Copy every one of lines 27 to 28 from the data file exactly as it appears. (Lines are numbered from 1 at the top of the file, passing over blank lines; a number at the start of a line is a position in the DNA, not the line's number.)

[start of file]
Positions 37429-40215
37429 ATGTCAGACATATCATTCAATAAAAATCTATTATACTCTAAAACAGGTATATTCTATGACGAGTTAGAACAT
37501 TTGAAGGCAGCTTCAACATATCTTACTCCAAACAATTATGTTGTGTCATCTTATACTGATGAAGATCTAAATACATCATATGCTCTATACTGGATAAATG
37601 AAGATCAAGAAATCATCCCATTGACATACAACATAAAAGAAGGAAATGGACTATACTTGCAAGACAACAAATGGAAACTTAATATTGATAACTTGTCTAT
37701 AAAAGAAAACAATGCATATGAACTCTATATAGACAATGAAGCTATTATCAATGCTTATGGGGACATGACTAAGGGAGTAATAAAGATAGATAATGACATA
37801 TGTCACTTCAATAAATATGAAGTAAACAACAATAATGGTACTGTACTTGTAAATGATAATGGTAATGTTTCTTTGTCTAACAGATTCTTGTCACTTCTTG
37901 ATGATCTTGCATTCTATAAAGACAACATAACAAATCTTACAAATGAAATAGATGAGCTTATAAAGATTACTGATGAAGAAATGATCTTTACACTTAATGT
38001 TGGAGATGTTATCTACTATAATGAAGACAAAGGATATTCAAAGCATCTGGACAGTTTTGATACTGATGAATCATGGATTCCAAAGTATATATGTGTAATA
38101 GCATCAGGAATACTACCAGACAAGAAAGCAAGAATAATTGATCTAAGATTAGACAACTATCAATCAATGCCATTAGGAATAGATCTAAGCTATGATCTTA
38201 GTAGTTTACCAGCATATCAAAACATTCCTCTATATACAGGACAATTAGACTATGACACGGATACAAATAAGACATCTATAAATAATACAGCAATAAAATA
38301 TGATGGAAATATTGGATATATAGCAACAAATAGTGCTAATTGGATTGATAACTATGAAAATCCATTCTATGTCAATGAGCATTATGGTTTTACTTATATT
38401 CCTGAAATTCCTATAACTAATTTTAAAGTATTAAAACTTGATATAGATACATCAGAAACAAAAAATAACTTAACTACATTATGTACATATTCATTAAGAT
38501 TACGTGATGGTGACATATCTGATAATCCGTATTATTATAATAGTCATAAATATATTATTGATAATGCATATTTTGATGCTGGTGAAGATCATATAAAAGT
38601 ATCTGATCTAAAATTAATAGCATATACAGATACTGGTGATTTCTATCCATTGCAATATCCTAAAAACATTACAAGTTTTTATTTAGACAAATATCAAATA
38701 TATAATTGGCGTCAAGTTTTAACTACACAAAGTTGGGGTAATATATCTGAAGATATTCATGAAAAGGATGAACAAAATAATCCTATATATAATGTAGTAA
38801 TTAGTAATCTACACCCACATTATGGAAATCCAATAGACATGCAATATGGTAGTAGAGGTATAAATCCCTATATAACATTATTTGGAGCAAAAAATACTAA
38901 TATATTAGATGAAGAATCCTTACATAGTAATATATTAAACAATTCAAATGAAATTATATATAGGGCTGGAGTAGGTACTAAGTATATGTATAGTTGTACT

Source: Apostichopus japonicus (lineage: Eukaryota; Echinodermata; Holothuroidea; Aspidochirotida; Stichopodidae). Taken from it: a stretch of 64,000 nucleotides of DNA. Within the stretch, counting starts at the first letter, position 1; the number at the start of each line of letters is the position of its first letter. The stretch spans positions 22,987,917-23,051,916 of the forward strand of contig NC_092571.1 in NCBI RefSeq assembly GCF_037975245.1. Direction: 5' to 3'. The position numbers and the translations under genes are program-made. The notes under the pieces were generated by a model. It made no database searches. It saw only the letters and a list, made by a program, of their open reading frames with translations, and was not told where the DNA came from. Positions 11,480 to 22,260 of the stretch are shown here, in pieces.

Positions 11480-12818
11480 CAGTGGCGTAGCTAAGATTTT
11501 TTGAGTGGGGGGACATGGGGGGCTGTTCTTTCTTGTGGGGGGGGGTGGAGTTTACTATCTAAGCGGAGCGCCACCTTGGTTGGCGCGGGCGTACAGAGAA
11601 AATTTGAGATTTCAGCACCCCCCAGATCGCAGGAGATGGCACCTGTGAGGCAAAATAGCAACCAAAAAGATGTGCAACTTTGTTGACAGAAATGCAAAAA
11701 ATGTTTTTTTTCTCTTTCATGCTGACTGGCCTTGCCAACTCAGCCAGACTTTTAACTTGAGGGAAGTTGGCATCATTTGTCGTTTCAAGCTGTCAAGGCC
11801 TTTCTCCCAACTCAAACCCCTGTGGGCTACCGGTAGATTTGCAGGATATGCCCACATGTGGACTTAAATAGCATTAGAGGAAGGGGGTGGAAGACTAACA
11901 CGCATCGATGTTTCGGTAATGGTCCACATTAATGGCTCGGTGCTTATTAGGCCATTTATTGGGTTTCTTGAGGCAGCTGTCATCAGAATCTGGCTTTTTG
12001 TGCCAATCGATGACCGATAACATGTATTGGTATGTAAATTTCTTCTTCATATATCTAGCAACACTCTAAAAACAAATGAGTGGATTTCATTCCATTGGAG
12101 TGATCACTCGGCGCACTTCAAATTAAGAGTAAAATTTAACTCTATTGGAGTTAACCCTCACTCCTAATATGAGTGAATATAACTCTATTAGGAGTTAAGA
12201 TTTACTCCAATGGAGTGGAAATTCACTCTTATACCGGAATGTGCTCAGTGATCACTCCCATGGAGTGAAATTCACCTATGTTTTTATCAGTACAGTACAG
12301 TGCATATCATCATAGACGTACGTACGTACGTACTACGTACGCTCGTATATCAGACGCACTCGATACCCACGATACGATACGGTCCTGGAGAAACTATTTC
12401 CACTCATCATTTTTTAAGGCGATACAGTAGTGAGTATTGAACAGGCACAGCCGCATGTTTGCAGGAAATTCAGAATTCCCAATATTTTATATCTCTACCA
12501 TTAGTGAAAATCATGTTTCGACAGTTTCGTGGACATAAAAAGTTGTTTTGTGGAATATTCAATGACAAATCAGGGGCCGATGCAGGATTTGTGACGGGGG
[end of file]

12101 TGATCACTCGGCGCACTTCAAATTAAGAGTAAAATTTAACTCTATTGGAGTTAACCCTCACTCCTAATATGAGTGAATATAACTCTATTAGGAGTTAAGA
12201 TTTACTCCAATGGAGTGGAAATTCACTCTTATACCGGAATGTGCTCAGTGATCACTCCCATGGAGTGAAATTCACCTATGTTTTTATCAGTACAGTACAG